High-resolution reconstruction of a coastal barrier system: Impact of Holocene sea-level change
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This study presents a detailed reconstruction of the sedimentary effects of Holocene sea-level rise on a modern coastal barrier system (CBS). Increasing concern over the evolution of CBSs due to future accelerated rates of sea-level rise calls for a better understanding of coastal barriers response to sea-level changes. The complex evolution and sequence stratigraphic framework of the investigated CBS is reconstructed using facies analysis, high-resolution OSL and radiocarbon datings. During the formation of the CBS starting 8−7 ka ago rapid relative sea-level rise outpaced sediment accumulation. Not before rates of relative sea-level rise had decreased to ~2 mm yr-1 did sediment accumulation outpace sea-level rise. From about 5.5 ka ago rates of regionally-averaged sediment accumulation increased to 4.3 mm yr-1 and the back-barrier basin was filled in. This increase in sediment accumulation resulted from retreat of the barrier island and probably also due to formation of a tidal inlet close to the study area. Continued transgression and shoreface retreat created a distinct hiatus and wave ravinement surface in the seaward part of the CBS before the barrier shoreline stabilised between 5.0 and 4.5 ka ago. Back-barrier shoreline erosion due to sediment starvation in the back-barrier basin, was pronounced from 4.5 to 2.5 ka ago but the last 2.5 kyr barrier sedimentation has kept up with and outpaced sea-level. The last 0.4 kyr the CBS has been episodically prograding. Sediment accumulation shows considerable variation with periods of rapid sediment deposition and periods of non-deposition or erosion resulting in a highly punctuated sediment record.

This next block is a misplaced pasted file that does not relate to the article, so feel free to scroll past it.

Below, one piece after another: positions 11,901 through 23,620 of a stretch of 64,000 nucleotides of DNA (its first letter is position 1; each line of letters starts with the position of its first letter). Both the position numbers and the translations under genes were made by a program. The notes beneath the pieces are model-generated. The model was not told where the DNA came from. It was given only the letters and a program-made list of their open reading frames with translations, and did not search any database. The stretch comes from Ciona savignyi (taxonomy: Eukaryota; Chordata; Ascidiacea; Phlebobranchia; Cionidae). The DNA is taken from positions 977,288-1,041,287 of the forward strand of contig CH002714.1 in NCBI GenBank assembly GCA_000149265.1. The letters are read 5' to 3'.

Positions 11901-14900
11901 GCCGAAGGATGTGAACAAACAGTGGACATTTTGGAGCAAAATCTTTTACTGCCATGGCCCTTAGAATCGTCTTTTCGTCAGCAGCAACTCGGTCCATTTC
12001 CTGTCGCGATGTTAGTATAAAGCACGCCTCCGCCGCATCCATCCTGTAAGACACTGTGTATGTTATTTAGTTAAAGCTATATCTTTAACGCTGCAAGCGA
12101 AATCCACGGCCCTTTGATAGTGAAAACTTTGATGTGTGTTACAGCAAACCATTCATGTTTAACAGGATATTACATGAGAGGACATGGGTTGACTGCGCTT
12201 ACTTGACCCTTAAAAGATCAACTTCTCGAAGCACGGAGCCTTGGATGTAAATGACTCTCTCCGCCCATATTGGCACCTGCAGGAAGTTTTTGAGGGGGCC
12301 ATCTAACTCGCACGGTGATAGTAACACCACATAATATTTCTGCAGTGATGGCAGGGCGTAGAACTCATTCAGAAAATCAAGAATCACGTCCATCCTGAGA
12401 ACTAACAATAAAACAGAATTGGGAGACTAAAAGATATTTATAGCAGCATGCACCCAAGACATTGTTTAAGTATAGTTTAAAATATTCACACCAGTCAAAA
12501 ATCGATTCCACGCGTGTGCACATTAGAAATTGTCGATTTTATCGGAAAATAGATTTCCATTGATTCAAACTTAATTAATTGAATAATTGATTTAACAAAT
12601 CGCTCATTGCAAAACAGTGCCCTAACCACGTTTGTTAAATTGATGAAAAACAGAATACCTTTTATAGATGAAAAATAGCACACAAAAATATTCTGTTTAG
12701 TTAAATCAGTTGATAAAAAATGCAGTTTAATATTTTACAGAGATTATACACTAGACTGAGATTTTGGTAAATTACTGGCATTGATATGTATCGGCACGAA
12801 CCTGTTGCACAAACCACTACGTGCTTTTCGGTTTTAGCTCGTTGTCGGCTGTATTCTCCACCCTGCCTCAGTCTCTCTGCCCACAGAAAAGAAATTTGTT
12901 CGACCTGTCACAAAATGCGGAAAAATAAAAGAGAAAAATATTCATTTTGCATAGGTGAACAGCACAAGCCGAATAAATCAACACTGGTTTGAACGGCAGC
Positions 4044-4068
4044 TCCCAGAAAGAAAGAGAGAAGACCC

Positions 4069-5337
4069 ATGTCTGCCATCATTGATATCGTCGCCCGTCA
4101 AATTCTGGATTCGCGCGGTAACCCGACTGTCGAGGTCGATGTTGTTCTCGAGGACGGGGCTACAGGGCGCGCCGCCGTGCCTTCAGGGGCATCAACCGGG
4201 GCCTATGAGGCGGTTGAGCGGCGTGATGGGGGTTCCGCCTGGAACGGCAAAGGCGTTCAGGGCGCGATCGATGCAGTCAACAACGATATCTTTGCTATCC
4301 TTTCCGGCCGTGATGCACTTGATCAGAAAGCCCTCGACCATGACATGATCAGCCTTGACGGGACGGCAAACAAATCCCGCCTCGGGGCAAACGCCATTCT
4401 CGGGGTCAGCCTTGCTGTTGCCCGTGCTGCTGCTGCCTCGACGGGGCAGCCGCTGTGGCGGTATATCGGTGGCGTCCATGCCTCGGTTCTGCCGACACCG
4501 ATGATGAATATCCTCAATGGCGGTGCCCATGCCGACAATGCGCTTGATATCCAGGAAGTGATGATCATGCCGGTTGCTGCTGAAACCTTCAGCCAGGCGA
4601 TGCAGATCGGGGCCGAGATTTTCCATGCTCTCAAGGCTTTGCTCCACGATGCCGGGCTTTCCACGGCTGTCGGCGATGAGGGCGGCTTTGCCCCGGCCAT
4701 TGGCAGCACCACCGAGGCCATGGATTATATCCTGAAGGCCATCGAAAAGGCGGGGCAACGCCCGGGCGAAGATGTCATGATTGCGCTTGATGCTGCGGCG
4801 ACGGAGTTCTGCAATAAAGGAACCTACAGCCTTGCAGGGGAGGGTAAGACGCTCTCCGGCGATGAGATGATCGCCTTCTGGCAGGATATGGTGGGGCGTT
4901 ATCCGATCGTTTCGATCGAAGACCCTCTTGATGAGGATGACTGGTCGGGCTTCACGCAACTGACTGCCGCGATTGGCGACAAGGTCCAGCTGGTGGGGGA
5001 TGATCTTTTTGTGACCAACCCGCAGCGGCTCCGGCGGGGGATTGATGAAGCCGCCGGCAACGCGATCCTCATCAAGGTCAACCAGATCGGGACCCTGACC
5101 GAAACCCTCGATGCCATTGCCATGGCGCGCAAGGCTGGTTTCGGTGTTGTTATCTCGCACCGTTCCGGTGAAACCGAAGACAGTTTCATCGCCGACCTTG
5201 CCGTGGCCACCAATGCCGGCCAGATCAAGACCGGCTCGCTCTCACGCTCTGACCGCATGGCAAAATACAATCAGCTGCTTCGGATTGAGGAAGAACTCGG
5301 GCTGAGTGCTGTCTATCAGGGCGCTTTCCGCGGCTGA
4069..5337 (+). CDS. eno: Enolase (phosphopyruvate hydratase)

|Number of pages||42|
|Publication status||Published - 2015|